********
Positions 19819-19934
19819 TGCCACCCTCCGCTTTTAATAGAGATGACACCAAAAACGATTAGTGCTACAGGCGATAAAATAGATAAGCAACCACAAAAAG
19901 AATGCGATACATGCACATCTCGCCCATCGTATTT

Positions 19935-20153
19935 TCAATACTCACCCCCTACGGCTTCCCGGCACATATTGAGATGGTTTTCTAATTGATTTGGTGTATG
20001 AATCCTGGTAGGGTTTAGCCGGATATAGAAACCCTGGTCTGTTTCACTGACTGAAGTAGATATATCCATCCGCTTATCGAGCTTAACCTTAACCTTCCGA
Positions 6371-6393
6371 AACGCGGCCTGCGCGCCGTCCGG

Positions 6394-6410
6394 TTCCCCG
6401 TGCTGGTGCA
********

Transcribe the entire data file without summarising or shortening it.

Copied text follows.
Positions 19819-19934
19819 TGCCACCCTCCGCTTTTAATAGAGATGACACCAAAAACGATTAGTGCTACAGGCGATAAAATAGATAAGCAACCACAAAAAG
19901 AATGCGATACATGCACATCTCGCCCATCGTATTT

Positions 19935-20153
19935 TCAATACTCACCCCCTACGGCTTCCCGGCACATATTGAGATGGTTTTCTAATTGATTTGGTGTATG
20001 AATCCTGGTAGGGTTTAGCCGGATATAGAAACCCTGGTCTGTTTCACTGACTGAAGTAGATATATCCATCCGCTTATCGAGCTTAACCTTAACCTTCCGA
Positions 6371-6393
6371 AACGCGGCCTGCGCGCCGTCCGG

Positions 6394-6410
6394 TTCCCCG
6401 TGCTGGTGCA